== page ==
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New Jersey Legislature Establishes Community Solar Program

With more than 2,000 megawatts of cumulative solar capacity installed, New Jersey is the nation's fifth-largest solar state, according to the Solar Energy Industries Association (SEIA). New legislation is designed to expand solar power in the state even further.

The New Jersey Legislature passed a bill last week that is expected to "stabilize and expand" New Jersey's solar sector by making solar power more affordable to the state's families and businesses, SEIA said in a statement

The bill (A3723/S2314) increases New Jersey’s renewable portfolio standard to 35% by 2025 and 50% by 2030, with an increased solar requirement of 5.1% (instead of 4.1%) by 2021. In addition, the bill establishes a process to deploy 600 megawatts of energy storage by 2021, which is set to increase to 2 gigawatts by 2030.

Most significantly, the bill lays the groundwork for a statewide community solar program and provides for a Community Solar Energy Pilot Program to be established by the end of 2018, with an annual capacity to be determined by the state Board of Public Utilities (BPU). Within three years, the Community Solar Energy Pilot Program will be converted into a permanent program with a minimum annual goal of 50 megawatts.

Solar projects qualified to participate in the initial Community Solar Energy Pilot Program may be no larger than 5 megawatts and may be restricted by the BPU to projects on or in brownfields, landfills, areas designated in need of redevelopment, underserved communities, or commercial rooftops. In addition, the BPU will have discretion to determine, among other things, geographic limitations for projects and customers; the minimum number of customers per project; the value of customer bill credits; preferred program access for low- and moderate-income customers; and interconnection standards.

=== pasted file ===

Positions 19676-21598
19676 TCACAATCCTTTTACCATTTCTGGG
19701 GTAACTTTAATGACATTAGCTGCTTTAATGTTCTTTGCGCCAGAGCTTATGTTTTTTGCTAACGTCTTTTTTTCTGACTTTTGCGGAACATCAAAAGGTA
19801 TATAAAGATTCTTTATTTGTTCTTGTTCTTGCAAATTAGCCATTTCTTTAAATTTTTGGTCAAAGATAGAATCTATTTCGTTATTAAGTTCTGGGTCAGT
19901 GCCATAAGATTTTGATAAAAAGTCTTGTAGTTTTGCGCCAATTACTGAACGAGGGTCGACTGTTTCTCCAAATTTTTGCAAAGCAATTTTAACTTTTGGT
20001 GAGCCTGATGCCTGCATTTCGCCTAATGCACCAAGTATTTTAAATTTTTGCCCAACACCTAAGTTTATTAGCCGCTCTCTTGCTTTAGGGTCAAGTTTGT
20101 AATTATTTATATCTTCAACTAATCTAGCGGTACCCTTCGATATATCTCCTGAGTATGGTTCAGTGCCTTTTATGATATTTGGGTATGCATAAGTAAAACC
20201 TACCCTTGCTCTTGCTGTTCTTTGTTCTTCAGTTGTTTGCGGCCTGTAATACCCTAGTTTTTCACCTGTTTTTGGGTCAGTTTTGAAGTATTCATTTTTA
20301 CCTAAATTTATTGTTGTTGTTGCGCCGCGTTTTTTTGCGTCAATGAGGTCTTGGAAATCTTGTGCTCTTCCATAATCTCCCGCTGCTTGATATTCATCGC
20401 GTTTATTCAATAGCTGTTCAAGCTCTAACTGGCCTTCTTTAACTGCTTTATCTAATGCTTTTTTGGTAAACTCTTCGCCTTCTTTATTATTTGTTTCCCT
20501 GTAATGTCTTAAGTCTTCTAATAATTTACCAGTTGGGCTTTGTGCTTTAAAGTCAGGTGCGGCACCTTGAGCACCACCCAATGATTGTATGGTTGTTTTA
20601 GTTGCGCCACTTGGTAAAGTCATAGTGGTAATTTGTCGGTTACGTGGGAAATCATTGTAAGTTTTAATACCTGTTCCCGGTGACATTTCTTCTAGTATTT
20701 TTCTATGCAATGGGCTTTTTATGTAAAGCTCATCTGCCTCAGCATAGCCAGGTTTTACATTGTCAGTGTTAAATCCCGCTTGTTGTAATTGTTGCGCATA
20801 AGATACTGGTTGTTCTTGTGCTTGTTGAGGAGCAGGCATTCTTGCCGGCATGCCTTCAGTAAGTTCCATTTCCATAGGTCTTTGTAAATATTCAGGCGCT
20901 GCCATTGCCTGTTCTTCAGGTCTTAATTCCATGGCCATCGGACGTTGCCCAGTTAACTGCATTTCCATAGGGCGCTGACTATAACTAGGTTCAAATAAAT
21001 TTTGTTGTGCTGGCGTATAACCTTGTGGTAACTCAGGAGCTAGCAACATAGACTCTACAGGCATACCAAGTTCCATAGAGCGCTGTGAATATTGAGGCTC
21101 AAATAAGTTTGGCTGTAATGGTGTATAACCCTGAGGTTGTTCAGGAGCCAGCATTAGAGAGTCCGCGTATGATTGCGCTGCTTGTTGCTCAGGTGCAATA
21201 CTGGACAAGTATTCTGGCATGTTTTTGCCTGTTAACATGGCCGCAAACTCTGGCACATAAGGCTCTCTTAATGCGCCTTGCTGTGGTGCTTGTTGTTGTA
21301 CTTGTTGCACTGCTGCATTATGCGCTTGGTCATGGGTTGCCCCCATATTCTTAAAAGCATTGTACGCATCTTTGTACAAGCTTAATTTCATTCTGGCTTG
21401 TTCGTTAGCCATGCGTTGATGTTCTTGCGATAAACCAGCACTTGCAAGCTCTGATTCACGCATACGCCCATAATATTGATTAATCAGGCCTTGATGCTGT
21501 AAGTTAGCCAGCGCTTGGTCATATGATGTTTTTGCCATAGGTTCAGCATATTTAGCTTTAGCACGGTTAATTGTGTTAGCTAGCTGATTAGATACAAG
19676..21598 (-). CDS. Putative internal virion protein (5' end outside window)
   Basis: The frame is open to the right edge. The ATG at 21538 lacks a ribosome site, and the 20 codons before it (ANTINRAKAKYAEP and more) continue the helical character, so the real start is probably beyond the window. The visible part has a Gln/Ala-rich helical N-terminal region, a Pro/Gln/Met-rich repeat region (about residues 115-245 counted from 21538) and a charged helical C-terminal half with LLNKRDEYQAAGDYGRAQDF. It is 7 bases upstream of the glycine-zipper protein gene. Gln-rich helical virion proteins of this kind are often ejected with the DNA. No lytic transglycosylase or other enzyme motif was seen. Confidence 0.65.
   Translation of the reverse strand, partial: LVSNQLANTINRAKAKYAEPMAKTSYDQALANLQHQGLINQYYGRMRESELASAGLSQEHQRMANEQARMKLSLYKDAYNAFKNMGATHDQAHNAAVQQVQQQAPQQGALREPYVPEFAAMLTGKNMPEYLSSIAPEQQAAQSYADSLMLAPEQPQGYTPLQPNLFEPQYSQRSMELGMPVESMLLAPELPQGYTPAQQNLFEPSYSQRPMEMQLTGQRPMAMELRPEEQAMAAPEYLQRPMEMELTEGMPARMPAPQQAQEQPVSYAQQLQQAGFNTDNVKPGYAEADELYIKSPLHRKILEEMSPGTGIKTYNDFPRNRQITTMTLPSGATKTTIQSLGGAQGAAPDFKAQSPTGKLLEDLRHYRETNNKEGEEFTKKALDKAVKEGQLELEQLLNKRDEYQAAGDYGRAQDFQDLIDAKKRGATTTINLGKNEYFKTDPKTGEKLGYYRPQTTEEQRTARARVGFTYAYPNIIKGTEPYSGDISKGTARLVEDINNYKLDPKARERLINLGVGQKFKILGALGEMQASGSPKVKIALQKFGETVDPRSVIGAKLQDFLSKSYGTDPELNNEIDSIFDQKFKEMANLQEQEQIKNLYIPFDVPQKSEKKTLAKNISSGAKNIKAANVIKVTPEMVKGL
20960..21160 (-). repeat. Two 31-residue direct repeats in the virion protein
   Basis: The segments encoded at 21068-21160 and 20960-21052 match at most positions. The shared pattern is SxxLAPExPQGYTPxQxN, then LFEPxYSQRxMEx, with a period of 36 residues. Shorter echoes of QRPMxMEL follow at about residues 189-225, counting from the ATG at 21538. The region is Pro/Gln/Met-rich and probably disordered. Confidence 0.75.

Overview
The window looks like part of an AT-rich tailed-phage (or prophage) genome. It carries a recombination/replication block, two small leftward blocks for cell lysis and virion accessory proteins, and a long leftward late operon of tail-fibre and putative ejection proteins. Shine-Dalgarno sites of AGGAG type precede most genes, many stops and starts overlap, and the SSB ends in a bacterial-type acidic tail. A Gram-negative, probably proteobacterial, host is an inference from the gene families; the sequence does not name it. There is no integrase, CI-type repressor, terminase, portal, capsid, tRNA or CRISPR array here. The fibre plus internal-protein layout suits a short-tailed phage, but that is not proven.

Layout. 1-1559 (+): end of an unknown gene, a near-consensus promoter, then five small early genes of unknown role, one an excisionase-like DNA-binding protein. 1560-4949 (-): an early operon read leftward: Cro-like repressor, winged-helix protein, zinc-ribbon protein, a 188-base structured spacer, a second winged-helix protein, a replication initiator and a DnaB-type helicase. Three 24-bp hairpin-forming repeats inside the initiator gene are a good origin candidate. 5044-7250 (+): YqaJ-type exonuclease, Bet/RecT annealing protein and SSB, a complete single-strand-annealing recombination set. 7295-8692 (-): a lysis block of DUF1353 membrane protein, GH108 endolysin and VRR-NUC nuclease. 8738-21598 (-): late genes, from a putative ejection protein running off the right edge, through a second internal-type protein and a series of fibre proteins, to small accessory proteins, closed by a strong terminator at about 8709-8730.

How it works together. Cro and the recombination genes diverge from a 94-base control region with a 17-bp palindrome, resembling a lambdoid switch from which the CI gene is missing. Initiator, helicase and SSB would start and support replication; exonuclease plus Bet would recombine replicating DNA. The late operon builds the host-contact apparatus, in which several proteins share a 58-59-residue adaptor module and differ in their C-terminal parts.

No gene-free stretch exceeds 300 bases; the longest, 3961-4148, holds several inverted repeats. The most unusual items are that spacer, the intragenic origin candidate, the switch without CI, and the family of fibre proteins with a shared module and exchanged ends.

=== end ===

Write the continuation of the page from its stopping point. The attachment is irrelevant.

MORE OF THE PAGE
The bill passed by wide margins in the New Jersey House (50-20) and Senate (29-8) and it is expected that Governor Phil Murphy will sign it into law shortly. In the unlikely case the Governor vetoes the bill, a two-thirds majority of the House and Senate would be required to override. If the bill is signed into law, the BPU will have 210 days to set parameters for the Solar Energy Pilot Program in accordance with the Administrative Procedure Act.

Copyright © by Ballard Spahr LLP


About this Author

Dirk Michaels, Environmental Lawyer, Ballard Spahr

Dirk Michels, a partner in the Energy and Project Finance Group, is one of the leading energy technology and renewable energy attorneys in California. He represents energy technology and renewable energy companies, as well as investors, developers, lenders, and equipment vendors, in developing and financing solar, biomass, wind, thermal, transmission, storage, smart grid, and other energy projects in corporate, M&A, energy project development and financing, debt and equity financings, tax equity financings, joint ventures, and other strategic alliances within the...

Darin Lowder, Ballard Spahr Law Firm, Washington DC, Finance, Energy and Real Estate Attorney

Darin Lowder focuses on energy, project finance, project development, and related tax and public financing tools. Darin has worked with lenders, utilities, energy project developers, tax equity investors, private equity providers, engineering and construction firms, municipal and quasi-governmental project sponsors and developers, project site owners, and power purchasers on a variety of renewable-energy and fossil-fuel power projects. 

Darin is experienced with project technologies including commercial, utility-scale, and residential-scale solar photovoltaic systems; onshore and offshore wind development; biomass and biofuel projects; and other energy efficiency and alternative energy technologies. He advises clients on tax and regulatory issues affecting the energy industry and emerging financing issues related to renewable energy projects, including community solar projects, and unique tax and financing structures.

Before joining Ballard Spahr, Darin worked in the real estate, financial services, and nonprofit sectors, working for publicly owned corporations, small startup companies, and nonprofit organizations. He served as an economist for a consulting firm, a strategic marketing director for a publicly owned home builder, a business strategist for a publicly held technology company, and an executive at a nonprofit educational organization.